New command chief takes over post at Seymour Johnson AFB
By Kenneth Fine
Published in News on September 16, 2008 1:37 PM
It was a simple photograph -- an image of a N.C. National Guardsman circulating around a middle school.
Chief Master Sgt. Leroy Frink speaks to new airmen on Seymour Johnson Air Force Base Monday.
But from the moment it caught Leroy Frink's eye, it meant more to him than other pictures he saw as a boy.
"He was wearing fatigues," Frink said. "I thought, 'Wow. This is cool. I'll join the Army.'"
More than three decades later, that eighth-grade memory still plays in his mind.
Only he didn't join the Army.
Instead, Frink followed in the footsteps of his own brother, enlisting in the Air Force in 1981.
"I got in trouble my first week of basic training," he said. "I started wondering if I was doing the right thing."
He had no idea then that he would work his way up the enlisted ranks, that he would be named 4th Fighter Wing command chief one day.
Not when all he really wanted was to get out of the "small, rural town" he grew up in.
"I didn't want to end up working in the agriculture or textile industry. I knew that," Frink said. "So the idea was to join the Air Force, learn a trade and then go do something else."
His first assignment changed his mentality.
He was attached to the 35th Tactical Fighter Wing at George Air Force Base, Calif. -- a wing, he says, is not so different from the 4th.
"I was trained in egress -- working with ejection seats," Frink said. "When I got to my first assignment, I said, 'Wow. This is what egress does. It's responsible for saving lives.' At that point, I knew I was doing the right thing."
Frink decided to make military service a career.
Still, he never allowed himself to "dream that big."
"My goal was to do 20 years, hopefully be a master sergeant," he said. "I thought that would be a pretty successful career. Now, command chief? No. Never in my wildest imagination did I think I would end up here."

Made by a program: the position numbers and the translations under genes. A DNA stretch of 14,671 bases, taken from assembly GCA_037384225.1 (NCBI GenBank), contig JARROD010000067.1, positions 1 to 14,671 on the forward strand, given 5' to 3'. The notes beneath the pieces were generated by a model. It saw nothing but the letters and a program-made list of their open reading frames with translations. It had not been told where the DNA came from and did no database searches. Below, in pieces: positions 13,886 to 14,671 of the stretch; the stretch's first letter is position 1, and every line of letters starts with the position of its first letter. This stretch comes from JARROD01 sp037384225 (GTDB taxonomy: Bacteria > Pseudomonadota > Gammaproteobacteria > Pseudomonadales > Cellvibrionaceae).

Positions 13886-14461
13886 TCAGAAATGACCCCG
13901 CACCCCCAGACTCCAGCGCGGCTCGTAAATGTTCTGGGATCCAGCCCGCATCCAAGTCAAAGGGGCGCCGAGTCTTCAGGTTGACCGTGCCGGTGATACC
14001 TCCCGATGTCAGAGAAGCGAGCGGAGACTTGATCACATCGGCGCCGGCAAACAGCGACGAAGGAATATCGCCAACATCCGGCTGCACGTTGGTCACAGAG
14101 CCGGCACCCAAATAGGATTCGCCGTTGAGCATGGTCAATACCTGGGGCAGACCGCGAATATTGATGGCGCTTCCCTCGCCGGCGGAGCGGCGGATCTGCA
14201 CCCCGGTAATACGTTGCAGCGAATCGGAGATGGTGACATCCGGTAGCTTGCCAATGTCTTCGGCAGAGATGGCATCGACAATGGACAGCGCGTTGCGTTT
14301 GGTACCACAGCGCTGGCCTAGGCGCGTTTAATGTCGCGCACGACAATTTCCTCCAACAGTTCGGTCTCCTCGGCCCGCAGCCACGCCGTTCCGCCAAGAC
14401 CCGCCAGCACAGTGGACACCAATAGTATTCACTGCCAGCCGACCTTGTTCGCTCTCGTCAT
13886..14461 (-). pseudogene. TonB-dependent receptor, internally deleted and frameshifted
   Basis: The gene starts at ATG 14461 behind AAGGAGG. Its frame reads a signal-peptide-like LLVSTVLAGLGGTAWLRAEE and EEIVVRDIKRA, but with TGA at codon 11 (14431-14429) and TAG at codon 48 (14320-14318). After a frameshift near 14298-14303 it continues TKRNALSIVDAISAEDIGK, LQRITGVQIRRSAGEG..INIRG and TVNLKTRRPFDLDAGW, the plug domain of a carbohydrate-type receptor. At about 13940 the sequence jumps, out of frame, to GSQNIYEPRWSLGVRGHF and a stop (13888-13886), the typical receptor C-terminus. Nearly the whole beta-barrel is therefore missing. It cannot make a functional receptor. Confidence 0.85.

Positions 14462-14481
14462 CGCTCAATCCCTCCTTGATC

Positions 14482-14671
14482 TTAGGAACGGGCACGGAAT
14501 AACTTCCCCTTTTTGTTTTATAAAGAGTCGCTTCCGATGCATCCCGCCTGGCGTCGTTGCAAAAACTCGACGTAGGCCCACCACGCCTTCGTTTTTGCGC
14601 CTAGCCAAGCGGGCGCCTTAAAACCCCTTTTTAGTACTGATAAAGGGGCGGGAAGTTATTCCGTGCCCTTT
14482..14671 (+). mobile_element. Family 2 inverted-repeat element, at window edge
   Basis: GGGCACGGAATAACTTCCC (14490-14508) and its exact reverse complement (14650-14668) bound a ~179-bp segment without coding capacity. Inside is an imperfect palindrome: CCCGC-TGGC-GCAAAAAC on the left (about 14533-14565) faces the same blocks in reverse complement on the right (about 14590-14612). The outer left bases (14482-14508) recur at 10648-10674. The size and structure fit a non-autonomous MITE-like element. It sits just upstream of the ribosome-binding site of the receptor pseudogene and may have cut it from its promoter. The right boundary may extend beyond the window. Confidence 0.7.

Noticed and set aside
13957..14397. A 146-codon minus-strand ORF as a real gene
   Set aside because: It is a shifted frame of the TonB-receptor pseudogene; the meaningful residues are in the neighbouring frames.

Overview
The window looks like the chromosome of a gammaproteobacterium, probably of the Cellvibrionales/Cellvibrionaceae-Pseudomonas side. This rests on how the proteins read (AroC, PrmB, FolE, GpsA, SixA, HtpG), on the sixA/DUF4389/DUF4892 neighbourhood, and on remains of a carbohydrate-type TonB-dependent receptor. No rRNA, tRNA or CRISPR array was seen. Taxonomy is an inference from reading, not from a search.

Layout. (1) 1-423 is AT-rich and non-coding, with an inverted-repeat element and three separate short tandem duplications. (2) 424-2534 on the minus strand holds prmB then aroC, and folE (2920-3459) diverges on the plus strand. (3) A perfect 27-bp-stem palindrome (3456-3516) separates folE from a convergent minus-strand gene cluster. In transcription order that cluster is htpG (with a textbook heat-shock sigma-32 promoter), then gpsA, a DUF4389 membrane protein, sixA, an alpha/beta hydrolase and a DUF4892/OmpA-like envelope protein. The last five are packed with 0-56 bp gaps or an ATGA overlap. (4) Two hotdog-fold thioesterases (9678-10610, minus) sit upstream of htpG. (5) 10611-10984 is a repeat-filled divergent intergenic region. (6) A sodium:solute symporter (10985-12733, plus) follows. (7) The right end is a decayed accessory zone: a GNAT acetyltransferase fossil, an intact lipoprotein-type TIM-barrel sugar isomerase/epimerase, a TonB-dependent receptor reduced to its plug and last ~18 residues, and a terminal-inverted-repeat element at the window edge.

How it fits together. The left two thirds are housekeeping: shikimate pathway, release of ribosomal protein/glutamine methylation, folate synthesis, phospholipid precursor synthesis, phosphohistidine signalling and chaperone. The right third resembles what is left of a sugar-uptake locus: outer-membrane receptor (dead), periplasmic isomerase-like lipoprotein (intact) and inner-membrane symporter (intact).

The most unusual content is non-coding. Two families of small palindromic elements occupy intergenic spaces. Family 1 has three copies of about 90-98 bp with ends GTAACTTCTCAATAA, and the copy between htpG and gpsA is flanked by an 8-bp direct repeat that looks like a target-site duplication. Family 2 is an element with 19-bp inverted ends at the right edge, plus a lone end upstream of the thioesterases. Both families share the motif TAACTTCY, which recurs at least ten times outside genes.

So when he got the call -- after 14 years in egress and 11 as a first sergeant -- is was quite a shock.
"I said, 'Oh my God. I can be command chief and I can possibly end my career where I started it -- on a fighter base with iron on the ramp, with young technicians who make that mission happen,'" Frink said. "What more can someone ask for? Only in this country."
He calls the assignment "humbling," and vows to be a champion for those enlisted airmen under his command.
Maybe that is why he welcomes talking about just how good they are.
"When I came in, we were not a nation at war. We joined the Air Force to get away from Mom and Dad, to get an education, to learn a trade," he said. "Our airmen today, they enter our Air Force knowing we're a nation at war ... that, 'Yeah. I might deploy to a combat zone before my four years are up.'"
Their commitment is what keeps Frink going.
That and knowing that by sharing his own story, he might leave a similar impression than the one a photograph left on the eighth grade version of himself.
"I share the story because there might be that on person who comes from a small place like Chadbourn, N.C.," he said. "I tell them so they know, 'Yeah. In the Air Force, anything is possible."
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